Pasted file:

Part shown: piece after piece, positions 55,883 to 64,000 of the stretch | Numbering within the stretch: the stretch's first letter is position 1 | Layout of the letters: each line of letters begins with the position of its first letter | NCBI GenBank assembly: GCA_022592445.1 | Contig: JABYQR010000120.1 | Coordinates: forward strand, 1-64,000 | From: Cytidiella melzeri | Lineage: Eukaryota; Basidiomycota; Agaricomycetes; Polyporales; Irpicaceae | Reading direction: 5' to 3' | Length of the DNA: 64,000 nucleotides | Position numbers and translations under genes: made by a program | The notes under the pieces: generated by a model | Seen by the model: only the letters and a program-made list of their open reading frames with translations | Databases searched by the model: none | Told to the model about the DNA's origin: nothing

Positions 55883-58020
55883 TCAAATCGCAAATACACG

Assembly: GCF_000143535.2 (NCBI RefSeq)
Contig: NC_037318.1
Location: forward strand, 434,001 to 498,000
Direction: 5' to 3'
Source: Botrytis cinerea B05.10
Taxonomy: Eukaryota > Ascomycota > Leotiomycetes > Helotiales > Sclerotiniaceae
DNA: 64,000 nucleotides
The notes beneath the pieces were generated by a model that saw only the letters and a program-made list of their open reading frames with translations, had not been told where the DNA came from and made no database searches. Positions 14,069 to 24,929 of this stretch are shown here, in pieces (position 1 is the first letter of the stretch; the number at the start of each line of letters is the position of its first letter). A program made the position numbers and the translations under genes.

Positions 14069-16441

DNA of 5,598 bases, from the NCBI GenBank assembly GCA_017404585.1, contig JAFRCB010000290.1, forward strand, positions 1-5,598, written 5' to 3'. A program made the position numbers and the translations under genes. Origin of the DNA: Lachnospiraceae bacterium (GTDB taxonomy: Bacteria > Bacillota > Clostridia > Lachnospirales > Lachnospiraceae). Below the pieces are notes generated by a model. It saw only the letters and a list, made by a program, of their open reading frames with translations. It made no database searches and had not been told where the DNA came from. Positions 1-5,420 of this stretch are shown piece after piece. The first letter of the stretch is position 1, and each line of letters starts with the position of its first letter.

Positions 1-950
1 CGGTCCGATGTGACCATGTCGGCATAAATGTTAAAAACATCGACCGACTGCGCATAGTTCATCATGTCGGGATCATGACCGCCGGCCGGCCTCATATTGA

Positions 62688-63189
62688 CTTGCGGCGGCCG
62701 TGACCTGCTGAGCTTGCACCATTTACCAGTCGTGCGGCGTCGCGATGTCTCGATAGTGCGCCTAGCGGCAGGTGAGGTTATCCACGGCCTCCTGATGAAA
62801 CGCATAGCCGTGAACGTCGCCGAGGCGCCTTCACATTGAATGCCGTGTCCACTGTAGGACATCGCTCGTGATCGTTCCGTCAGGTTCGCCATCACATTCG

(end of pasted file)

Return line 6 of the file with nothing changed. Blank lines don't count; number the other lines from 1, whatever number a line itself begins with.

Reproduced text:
Location: forward strand, 434,001 to 498,000